Substance Abuse Interventions
Studies of over 500 social programs show that for every $1 spent on substance abuse programs, $7 is saved in public spending. Add to that the untold benefits to the patient and their family and friends, of having their lives becoming healthy and fully functional, and the argument for participation in effective substance abuse intervention programs stacks up.
Alcohol and drug abuse affects everyone in a patient’s family, tearing at the very fabric of family life, bringing associated problems such as dishonesty, theft, verbal and physical abuse and problems with the law into the home.
At the end of the day, recovery is going to take extraordinary effort and commitment from the patient and their family members. Following is a brief description of some of the challenges, as well as a list of effective substance abuse interventions.
Withdrawal from Substance Use
Opioid withdrawal, while generally not life-threatening, can be a very uncomfortable and often distressing experience for the patient. There are a number of well-documented effects of withdrawing from drugs and alcohol, including perspiration, restlessness, diarrhea, poor sleep, feeling tired, depression, runny nose and eyes, loss of appetite, muscle cramps, joint aches, nausea and vomiting.
Where Do You Turn?
Whether you or a family member is suffering from the effects of alcohol or drug abuse, there are a range of effective substance abuse interventions, both medical and non-medical. Below are brief descriptions of the most common types of intervention.
• Counseling: Often known as talk therapy, the aim of counseling is to aid the patient in stopping their substance abuse. Techniques include twelve-step facilitation, cognitive behavioral therapy (CBT), motivational interviewing and contingency management, all of which can be provided by qualified professionals such as social workers, psychologists or addiction counselor. Counseling can be undertaken in combination with medical-based interventions, such as methadone maintenance treatments. The duration of counseling is dependent on the intensity of the substance abuse program.
• Group Therapy: Participants meet regularly to discuss their substance abuse and ways to maintain being drug-free or alcohol-free. Generally facilitated by a professional, participant peers lead the therapeutic process, confronting other participants’ behavior based on their own experiences.
• Family and Couples Counseling: This type of counseling is often provided in the context of other treatments and can be very useful for developing support structures for the recovering patient wanting to achieve and maintain abstinence. For adolescents in treatment, family counseling has been proven critical to their long-term recovery.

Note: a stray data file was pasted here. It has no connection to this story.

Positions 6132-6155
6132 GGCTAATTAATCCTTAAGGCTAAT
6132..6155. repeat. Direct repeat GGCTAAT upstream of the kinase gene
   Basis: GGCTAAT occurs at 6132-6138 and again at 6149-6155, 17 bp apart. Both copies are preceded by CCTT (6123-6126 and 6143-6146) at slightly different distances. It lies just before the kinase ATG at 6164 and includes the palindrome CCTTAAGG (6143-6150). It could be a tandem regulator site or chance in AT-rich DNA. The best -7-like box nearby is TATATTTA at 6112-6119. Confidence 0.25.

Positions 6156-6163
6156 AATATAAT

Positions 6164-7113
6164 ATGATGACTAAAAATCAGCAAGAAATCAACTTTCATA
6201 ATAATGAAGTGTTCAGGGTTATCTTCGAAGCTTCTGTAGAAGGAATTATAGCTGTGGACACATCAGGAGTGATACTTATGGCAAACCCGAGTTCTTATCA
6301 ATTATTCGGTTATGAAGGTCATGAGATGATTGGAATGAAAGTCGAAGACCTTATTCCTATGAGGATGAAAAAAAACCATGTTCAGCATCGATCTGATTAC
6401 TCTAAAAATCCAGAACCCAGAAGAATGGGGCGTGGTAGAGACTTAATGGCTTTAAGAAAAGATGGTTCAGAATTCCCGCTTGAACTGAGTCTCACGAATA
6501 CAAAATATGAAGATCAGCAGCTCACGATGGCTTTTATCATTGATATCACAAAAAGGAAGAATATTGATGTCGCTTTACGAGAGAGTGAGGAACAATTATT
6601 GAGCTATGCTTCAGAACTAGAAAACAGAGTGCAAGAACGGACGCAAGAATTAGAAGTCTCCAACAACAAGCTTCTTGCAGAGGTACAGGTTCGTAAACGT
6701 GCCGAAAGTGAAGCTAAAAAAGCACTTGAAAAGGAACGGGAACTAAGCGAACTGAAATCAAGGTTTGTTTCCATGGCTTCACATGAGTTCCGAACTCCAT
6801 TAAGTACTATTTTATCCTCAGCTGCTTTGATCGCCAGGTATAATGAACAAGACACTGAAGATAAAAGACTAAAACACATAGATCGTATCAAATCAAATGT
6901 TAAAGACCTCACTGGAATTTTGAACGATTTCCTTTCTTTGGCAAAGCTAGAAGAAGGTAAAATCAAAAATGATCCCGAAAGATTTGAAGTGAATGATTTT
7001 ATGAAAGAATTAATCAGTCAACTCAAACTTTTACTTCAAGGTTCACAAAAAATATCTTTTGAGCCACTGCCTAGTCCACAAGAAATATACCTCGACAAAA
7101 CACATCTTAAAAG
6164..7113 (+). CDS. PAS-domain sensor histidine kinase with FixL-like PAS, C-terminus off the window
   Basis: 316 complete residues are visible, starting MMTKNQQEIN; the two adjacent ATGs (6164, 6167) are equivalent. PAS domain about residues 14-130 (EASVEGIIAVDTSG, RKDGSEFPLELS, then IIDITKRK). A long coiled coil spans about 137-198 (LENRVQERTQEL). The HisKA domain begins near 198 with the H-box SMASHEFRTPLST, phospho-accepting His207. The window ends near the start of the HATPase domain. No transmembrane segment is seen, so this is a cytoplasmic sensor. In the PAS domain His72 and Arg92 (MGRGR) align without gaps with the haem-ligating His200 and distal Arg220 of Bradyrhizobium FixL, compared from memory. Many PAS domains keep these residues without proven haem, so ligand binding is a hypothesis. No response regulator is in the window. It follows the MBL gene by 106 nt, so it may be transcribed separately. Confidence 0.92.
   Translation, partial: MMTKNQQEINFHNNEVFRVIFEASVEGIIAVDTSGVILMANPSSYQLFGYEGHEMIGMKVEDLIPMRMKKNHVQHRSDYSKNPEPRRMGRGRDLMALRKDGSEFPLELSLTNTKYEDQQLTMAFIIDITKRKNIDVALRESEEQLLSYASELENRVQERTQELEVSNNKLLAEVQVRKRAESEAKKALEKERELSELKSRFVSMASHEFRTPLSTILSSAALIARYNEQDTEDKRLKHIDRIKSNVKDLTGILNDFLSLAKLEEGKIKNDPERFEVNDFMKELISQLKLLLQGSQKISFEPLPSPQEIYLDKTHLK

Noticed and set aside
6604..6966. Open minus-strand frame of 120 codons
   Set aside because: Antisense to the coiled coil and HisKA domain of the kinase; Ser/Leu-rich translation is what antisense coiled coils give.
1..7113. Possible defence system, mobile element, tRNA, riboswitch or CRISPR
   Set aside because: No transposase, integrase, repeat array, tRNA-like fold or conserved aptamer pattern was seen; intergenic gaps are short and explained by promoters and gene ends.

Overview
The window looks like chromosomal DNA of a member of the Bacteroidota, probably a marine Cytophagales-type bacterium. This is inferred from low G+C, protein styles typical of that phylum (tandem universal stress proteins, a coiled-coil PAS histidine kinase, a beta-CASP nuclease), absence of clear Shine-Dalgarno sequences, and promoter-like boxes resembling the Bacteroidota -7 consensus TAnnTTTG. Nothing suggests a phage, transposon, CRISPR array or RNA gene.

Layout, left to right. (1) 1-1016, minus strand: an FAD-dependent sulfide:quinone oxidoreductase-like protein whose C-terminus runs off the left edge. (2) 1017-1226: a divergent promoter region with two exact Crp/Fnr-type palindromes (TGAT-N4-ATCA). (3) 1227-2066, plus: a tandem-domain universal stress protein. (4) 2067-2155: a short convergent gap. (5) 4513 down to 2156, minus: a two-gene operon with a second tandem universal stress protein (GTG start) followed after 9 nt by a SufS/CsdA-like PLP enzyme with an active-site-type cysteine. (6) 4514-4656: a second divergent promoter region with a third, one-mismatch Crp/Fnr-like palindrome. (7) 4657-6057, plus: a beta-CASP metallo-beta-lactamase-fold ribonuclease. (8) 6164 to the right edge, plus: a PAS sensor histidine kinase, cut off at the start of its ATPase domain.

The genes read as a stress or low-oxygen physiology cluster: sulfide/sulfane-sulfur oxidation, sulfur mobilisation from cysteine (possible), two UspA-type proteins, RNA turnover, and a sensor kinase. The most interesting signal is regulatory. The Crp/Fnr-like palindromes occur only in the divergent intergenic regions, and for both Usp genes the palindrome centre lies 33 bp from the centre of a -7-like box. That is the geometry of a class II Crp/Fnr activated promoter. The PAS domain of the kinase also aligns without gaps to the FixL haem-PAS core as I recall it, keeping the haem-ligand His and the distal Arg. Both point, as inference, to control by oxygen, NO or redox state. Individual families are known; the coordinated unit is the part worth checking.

Medications for Treating Opioid Dependence or Addiction
Methadone is an approved medication for treating opioid withdrawal and supporting maintenance of opioid abstinence. It decreases cravings for opioids, blocks opioid effects so patients don’t get “high” on other substances, helps prevent opioid withdrawal symptoms and is an effective pain medication. Methadone treatment is usually accompanied by other interventions, such as counseling. It is swallowed in liquid form and must be obtained through special treatment clinics.
Buprenorphine is very similar in effect to methadone but comes in a tablet form and can be prescribed by a physician, which saves the patient having to travel to a special clinic each day.
Oral and Injectable Naltrexone is approved for treatment of both opioid dependence and alcoholism. It does not treat pain, but otherwise is very similar in effect to methadone and buprenorphine. Oral naltrexone can be prescribed by a physician and swallowed in tablet form on a regular basis, avoiding the inconvenience of attending a special clinic. Injectable naltrexone is administered once per month by a physician. It is very important that the patient has completely withdrawn from opioids before taking naltrexone, otherwise opioid withdrawal syndrome can be triggered.
Medications for Treating Alcoholism
Disulfiram is an approved medication that has been used for many years for the treatment of alcoholism. It causes a “disulfiram reaction,” which induces in an alcoholic patient headaches, flushing, nausea, vomiting and shortness of breath when they drink alcohol. It can be prescribed by a physician.
Oral and injectable Naltrexone are both effective in treating alcoholism, as well as opioid dependence. They can both be prescribed by a physician.
Acamprosate is an oral medication shown to be effective in the treatment of alcoholism. It can be prescribed by a physician.
The most commonly-known “12-Step” self-help programs are Alcoholics Anonymous (AA) and Narcotics Anonymous (NA). They take people through a process of recovery from addiction. Other self-help programs include Moderation Manager, Secular Organizations for Sobriety/Save Our Selves, SMART Recovery and Women for Sobriety. These programs are run and led by program participants, and are often an important factor in participants maintaining abstinence. Self-help programs are often combined with treatment-based programs.